Researchers at the University of Sheffield in Britain and Finland’s University of Turku have been researching Finnish records of twin boys and girls to see how their twin brothers’ testosterone affects the lives of twin girls. They dug into Finnish medical records between the years of 1734 to 1888. Of 754 twins, females with a twin brother were 25% less likely to have children than females with a twin sister. They were also 15% less likely to marry. These life choices may have in part to do with female exposure to male testosterone in the womb.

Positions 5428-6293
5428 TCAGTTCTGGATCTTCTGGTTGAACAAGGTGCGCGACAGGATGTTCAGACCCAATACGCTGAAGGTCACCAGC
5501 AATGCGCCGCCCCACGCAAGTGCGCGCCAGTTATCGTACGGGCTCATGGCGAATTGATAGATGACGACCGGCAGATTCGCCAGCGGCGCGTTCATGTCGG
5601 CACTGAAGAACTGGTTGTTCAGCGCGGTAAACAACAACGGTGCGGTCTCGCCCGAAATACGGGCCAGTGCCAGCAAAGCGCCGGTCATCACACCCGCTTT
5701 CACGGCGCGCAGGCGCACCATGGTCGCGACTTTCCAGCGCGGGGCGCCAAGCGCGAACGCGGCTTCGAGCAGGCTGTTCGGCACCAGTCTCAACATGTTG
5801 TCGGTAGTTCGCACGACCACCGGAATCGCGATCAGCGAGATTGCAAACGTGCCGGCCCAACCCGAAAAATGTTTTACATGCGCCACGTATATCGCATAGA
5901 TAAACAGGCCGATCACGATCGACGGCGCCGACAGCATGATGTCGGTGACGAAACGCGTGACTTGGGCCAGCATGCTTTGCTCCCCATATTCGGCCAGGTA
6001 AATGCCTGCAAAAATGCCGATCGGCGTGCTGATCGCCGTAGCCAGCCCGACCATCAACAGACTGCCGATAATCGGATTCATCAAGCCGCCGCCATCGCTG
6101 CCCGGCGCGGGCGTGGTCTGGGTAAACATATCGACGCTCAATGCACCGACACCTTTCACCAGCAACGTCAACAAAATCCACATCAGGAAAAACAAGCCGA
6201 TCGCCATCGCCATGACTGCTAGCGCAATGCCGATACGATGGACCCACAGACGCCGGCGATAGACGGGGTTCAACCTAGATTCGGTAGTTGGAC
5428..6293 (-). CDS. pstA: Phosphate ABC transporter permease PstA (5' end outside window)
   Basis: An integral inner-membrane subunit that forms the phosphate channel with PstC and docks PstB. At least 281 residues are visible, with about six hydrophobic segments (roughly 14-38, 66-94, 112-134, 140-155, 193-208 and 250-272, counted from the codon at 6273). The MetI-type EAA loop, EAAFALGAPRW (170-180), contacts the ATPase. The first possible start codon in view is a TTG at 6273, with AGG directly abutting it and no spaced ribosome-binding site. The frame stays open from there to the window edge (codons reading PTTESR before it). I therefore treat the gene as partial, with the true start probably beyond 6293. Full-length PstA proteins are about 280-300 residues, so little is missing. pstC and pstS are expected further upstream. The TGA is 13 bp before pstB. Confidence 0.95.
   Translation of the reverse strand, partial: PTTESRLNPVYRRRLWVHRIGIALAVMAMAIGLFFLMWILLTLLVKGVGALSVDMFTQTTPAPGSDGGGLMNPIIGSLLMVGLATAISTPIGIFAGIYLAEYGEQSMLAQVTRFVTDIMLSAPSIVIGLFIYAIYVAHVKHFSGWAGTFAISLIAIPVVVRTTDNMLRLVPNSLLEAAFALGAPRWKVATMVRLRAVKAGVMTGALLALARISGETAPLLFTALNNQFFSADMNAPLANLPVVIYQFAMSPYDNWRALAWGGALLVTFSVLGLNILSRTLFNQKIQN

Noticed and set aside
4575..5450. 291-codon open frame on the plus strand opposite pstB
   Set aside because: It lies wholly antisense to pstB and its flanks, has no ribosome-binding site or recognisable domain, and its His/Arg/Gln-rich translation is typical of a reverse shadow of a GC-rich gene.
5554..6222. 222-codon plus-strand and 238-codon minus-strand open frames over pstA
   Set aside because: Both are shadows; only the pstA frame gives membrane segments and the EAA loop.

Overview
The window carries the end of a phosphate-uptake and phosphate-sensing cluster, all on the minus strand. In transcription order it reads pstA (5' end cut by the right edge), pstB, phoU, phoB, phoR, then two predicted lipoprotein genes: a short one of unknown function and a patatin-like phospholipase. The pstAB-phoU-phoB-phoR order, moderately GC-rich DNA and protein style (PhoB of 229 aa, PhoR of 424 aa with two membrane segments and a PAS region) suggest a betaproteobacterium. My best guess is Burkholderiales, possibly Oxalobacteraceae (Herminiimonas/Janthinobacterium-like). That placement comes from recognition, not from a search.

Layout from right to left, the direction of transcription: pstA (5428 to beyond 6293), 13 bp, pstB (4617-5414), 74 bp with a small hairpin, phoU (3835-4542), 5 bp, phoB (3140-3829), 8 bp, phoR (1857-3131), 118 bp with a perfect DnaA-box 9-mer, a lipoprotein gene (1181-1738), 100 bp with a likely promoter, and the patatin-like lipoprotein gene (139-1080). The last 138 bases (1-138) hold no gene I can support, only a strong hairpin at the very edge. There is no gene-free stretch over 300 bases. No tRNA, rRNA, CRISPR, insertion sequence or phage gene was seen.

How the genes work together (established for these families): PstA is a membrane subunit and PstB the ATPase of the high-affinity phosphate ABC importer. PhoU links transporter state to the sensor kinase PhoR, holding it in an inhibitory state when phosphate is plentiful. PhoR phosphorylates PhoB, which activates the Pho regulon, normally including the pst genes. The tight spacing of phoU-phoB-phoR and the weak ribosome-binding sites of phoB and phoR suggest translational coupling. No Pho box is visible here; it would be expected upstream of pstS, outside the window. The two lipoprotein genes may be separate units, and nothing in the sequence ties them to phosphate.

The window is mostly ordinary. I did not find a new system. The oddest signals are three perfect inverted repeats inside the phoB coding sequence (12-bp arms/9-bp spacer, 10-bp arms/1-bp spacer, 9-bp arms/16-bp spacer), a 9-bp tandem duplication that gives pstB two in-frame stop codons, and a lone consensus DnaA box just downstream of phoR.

In the womb, a female twin fetus is exposed to her brother’s testosterone, and he is exposed to her estrogen. However, since male and female fetuses have similar estrogen levels, the female is more likely to be affected by her brother’s hormones. Because of this, the female can have more masculine facial features as well as masculine traits and behaviors. This could affect their conscious decision to get married or be attracted to a male or have a male be attracted to them. Testosterone also has the ability to damage female fertility, making it more difficult for twin women to conceive. Animal work has supported this theory, but more research with humans is necessary. Also, social factors may affect this as well.



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